No, not the American TV series about Carrie Mathison and Nicholas Brody, the thriller by British author Clare Francis. Francis is a proficient thriller writer, but it is some years since I last read one of her books: until I picked one at random off my shelf one day.
Homeland is set after World War Two in the quiet rural corner of England that is the Somerset Levels. A land of rising and ebbing water levels, and unworldly place of withies and willows. Into this walks Billy Greer on his return from the war, going back to the house of his uncle and aunt where he spent the difficult teenage years before the war. There, he finds the house and farm in disarray, his uncle dramatically aged, and his aunt upstairs confined to bed after a stroke. And he meets again the woman who made his spine tingle when they were both teenagers.
Will he stay to rebuild the farm, or will he go to the promised job in London. And what of Annie, the local girl he could not forget while he fought his way around Europe?
Underlying the telling of Billy’s story is that of the Polish soldiers, in a holding camp while they await either return to Poland or settlement in the UK. It is a difficult decision: their beloved country is unrecognizable and run by the Soviet Union, but they do not feel 100% welcome in England. Wladyslaw, a literature student who left university to join the Polish army, is an intellectual and a dreamer. But he takes a job working for Billy Greer, helping to set the rundown farm to rights. And there he meets local schoolteacher Stella who agrees to give him English lessons.
This feels like a quiet tale – and it is not a thriller in the ‘spy story’ definition – but it is a story which kept me turning the pages. There are many uncertainties: the future of the Poles, the various love triangles, locals and immigrants living alongside each other without a common language with inevitable arguments and misunderstandings. The denouement is not what I expected.
Having loved this, I now want to re-read Clare Francis’ other books. It is some time she has written anything, there’s a sad story about how she suffered an extreme form of writer’s block. To read more, click here.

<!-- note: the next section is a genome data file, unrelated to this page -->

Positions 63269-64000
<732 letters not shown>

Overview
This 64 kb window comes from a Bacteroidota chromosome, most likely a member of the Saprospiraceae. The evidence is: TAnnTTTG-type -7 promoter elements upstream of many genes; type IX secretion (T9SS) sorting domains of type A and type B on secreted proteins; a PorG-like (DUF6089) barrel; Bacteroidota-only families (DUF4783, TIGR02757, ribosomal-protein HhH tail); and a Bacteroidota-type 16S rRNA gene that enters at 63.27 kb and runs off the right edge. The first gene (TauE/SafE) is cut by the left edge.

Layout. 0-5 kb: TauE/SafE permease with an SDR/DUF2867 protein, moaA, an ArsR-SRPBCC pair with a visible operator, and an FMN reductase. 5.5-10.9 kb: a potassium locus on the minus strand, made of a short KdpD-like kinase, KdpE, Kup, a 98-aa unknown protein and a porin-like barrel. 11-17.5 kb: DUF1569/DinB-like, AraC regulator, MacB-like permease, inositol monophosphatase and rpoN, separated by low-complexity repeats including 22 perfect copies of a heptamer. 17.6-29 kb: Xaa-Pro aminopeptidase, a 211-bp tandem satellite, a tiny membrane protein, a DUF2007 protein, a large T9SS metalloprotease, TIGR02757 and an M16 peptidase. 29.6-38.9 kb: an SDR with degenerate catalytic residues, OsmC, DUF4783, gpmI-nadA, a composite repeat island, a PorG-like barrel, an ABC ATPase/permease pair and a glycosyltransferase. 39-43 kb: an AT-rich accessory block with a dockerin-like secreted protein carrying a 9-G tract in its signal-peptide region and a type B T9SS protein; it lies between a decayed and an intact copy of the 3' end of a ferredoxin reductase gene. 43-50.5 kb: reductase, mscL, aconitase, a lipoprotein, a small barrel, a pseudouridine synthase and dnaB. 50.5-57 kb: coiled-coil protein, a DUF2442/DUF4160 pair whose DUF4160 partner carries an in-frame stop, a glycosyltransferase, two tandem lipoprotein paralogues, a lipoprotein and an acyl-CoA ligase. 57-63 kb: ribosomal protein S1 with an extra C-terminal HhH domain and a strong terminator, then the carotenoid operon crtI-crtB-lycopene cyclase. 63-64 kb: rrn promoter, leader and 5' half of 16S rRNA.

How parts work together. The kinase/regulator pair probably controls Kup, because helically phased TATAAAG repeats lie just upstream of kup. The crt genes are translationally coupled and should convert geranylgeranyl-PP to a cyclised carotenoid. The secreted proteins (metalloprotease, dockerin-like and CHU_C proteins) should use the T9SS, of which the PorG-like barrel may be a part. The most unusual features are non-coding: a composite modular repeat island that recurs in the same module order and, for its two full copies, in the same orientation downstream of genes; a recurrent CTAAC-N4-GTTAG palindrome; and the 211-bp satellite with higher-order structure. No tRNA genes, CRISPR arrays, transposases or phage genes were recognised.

If you like ‘Homeland’, try these thoughtful post-WW2 novels:-
‘The Aftermath’ by Rhidian Brook
‘The Translation of Love’ by Lynne Kutsukake
‘Freya’ by Anthony Quinn
‘Homeland’ by Clare Francis [UK: Macmillan] Buy now
And if you’d like to tweet a link to THIS post, here’s my suggested tweet:
HOMELAND by Clare Francis http://wp.me/p5gEM4-1Dt #bookreview via @SandraDanby
Ha! Bingo. Just last night at my film club we watched “Once My Mother” which you can read about more in the following link. Amongst many other poignant things, it follows the life of a Polish woman sent to “Siberia” and then forced to trek thousands of miles with other Poles to asssemble as part of the allied war support, then at the end, their homeland is handed to Stalin and they become refugees. The woman in this documentary became a refugee in Rhodesia for four years before being resettled in Australia.
Fascinating. The Poles moved all around the world during/after the Second World War, and afterwards many never felt able to go ‘home’ because it wasn’t ‘home’ any more. SD
Correct. I was there for a short time when it was communist, and went back again two years ago. Such a cultured nation suffered terribly under the regime and people scattered all over after the war. My best girlfriend’s husband was born in a refugee camp after his Polish mother had been released from the German farm she had been forcibly sent to during the war (free labour). He maintains that he can still remember being hungry in the camp, even though he was only around three when they got to Australia. When I lived in Adelaide in the early 70s, I was regularly a part of the large Polish community who lived there. (and loved dancing the polka at the Dom Polski).
You must try this book, Gwen. SD
I’ll add it to the list on my fridge 🙂